Peloton Halts All Manufacturing Indefinitely?

Peloton has had a tumultuous couple of years, to put it lightly. As a result, the company has decided to cease manufacturing.

By Joseph Farago | Published


Pelton has had a turbulent year of sales. After a considerable pandemic boost, the bike company had trouble maintaining its extensive revenue. With a few different controversies under the company’s belt and a massive stockpile of inventory, the company has finally decided to halt further bike production. Though it’s unclear where Peloton will go from here, the company will no longer manufacture its own bikes and treadmills.

Peloton has tried over the last year to cut costs amidst abysmal sales. The next step in this process is apparently to stop manufacturing its own equipment. The company has invited Taiwanese manufacturer Rexon Industrial Corp to do all the upcoming manufacturing of Peloton bikes and treadmills. As a result, Peloton will be closing all of its American factories, which Tonic Fitness Technology once operated. Though the bike company is shutting down all of its factories, which would consequentially cut labor costs, making a deal with another manufacturing company might not be the most helpful budget decision.

CEO Barry McCarthy supported the next move for Peloton, stating that these initiates will “continue reducing the cash burden” on the company. Though not much is known about the inclusion of Rexon Industrial Corp to handle manufacturing, McCarthy’s confidence in the move may have beneficial financial results. One year after, the company decided to build a new factory in Ohio to support the increased bike demand. The factory could cost Peloton  $400 million to make, but the plans have been scrapped due to declining sales.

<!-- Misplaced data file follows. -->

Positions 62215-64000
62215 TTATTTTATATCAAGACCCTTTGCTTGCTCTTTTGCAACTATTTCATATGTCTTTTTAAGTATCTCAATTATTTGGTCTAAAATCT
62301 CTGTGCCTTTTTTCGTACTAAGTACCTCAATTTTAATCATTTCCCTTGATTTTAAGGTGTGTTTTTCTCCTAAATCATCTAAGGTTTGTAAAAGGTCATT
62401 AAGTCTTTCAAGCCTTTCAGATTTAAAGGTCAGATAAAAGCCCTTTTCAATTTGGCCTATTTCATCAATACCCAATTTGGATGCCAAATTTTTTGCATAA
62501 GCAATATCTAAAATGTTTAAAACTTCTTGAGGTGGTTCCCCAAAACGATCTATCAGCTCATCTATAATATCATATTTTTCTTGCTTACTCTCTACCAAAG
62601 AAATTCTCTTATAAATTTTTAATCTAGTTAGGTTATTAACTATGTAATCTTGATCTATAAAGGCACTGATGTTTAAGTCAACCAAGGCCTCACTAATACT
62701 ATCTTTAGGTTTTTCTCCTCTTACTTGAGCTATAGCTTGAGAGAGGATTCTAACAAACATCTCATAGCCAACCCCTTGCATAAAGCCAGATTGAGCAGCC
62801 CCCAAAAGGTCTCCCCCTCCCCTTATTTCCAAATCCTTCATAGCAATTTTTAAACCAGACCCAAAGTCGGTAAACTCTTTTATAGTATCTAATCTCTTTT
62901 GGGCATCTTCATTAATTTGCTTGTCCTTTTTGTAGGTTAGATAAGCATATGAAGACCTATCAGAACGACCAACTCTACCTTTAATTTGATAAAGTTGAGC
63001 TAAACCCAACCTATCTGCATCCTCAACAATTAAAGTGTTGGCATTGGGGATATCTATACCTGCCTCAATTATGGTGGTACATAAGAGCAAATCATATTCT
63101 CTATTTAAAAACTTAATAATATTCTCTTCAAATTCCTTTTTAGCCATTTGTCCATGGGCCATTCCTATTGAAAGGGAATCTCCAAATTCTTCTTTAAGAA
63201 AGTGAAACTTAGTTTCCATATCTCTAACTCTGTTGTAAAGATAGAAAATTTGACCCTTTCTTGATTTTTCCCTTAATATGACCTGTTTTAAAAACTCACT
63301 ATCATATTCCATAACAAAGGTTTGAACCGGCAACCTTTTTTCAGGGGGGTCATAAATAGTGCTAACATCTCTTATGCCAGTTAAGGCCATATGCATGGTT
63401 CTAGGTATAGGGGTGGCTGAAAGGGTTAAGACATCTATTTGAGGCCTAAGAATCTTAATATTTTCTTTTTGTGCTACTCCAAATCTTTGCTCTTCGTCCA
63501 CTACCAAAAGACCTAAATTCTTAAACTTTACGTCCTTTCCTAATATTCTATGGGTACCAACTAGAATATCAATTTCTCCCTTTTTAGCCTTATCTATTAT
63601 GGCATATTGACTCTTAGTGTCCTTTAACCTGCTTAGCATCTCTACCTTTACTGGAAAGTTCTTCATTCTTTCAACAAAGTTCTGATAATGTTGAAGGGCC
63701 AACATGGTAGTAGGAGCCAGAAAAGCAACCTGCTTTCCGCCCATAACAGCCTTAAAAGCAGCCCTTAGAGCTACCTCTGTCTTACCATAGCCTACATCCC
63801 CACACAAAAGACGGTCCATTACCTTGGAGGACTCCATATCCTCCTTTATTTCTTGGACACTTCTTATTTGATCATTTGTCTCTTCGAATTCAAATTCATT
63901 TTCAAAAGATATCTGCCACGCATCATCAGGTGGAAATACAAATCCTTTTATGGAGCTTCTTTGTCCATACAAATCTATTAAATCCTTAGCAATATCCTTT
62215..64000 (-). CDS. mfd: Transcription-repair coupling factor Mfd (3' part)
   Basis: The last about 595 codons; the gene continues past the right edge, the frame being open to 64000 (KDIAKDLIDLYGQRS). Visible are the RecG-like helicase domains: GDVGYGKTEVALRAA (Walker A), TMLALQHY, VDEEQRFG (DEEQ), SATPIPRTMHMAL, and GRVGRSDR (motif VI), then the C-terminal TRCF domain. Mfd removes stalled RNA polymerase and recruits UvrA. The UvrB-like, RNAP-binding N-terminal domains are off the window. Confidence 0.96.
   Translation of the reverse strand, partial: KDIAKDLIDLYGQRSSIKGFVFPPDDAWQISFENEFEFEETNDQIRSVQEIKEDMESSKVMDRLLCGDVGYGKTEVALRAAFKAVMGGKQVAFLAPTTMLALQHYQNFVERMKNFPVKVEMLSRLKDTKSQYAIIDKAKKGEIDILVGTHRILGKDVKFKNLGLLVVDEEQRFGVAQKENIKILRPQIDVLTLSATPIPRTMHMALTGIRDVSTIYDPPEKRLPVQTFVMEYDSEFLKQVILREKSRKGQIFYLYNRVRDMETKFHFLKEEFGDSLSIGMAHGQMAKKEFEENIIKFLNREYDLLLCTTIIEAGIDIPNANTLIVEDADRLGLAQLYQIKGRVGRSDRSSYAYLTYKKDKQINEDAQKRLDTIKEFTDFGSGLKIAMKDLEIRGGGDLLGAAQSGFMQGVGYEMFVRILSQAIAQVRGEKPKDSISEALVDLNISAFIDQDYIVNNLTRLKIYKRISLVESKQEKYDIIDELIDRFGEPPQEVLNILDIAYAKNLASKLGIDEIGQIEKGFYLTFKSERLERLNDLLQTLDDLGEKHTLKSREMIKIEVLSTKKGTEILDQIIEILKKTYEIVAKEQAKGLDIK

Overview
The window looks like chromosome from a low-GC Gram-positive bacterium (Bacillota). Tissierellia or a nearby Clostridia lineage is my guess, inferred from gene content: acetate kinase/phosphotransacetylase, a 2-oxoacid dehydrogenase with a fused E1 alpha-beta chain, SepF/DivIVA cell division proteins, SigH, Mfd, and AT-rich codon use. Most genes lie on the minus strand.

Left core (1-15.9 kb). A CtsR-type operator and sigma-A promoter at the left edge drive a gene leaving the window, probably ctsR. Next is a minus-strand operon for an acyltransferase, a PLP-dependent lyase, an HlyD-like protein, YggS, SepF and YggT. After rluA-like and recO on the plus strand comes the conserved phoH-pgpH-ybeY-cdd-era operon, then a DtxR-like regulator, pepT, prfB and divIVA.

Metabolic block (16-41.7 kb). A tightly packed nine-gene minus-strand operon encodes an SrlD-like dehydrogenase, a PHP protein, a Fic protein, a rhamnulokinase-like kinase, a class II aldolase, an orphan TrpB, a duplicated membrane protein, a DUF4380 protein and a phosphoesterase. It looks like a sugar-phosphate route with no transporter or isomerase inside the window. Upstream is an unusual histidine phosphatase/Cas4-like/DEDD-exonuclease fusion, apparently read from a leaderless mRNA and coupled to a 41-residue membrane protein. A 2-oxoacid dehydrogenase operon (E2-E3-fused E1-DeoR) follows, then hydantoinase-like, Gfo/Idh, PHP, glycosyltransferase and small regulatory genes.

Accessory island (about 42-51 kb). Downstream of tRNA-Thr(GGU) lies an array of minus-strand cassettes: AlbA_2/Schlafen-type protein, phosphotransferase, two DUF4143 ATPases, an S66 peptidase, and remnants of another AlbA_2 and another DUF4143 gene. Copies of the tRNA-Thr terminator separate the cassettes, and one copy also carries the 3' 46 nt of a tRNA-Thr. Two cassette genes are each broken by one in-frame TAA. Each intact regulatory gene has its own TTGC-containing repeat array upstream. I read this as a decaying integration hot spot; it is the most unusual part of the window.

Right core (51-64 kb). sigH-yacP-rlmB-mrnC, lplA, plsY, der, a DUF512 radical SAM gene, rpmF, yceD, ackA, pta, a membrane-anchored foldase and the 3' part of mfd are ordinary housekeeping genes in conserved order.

Making budget cuts has been difficult for the company, but Peloton’s outsourcing may be a cheaper way to continue its distribution. The company will have Rexon Industrial Corp make all its bikes and treadmills, while its touchscreens and an upcoming rowing machine will be outsourced to other manufacturing companies. It’s unknown currently who will make the rowing machine, but what’s abundantly clear is that Peloton will no longer physically manufacture its own products. Due to this, 600 employees will soon be laid off from Tonic Fitness Technology facilities where previous Peloton products were built.

Product outsourcing is the most significant change under recent CEO McCarthy’s ruling. When he took over the position in February, McCarthy had detailed plans to reverse Peloton’s sudden decline. One of his first initiatives was borrowing $750 million from Wall Street after disclosing the company’s worsening financial status. According to McCarthy, Peloton only had over $850 million in cash in the bank in May. The $750 million must be paid back in five years, which creates a stressful time limit for Peloton’s revenue to make a comeback.

Peloton’s unfortunate downfall not only came from people returning to gyms after quarantine but its sales of unsafe equipment, which led to one tragic death. One Peloton product was responsible for countless injuries and the fatality of a child in 2021. The Tread+, which was responsible for these accidents, was instantly recalled, but the bike company never recovered financially.

Peloton, once an unstoppable company mid-pandemic, has come crashing down in this current economic downturn. The company’s new outsourcing policy may help its faltering revenue but might not increase overall bike demand.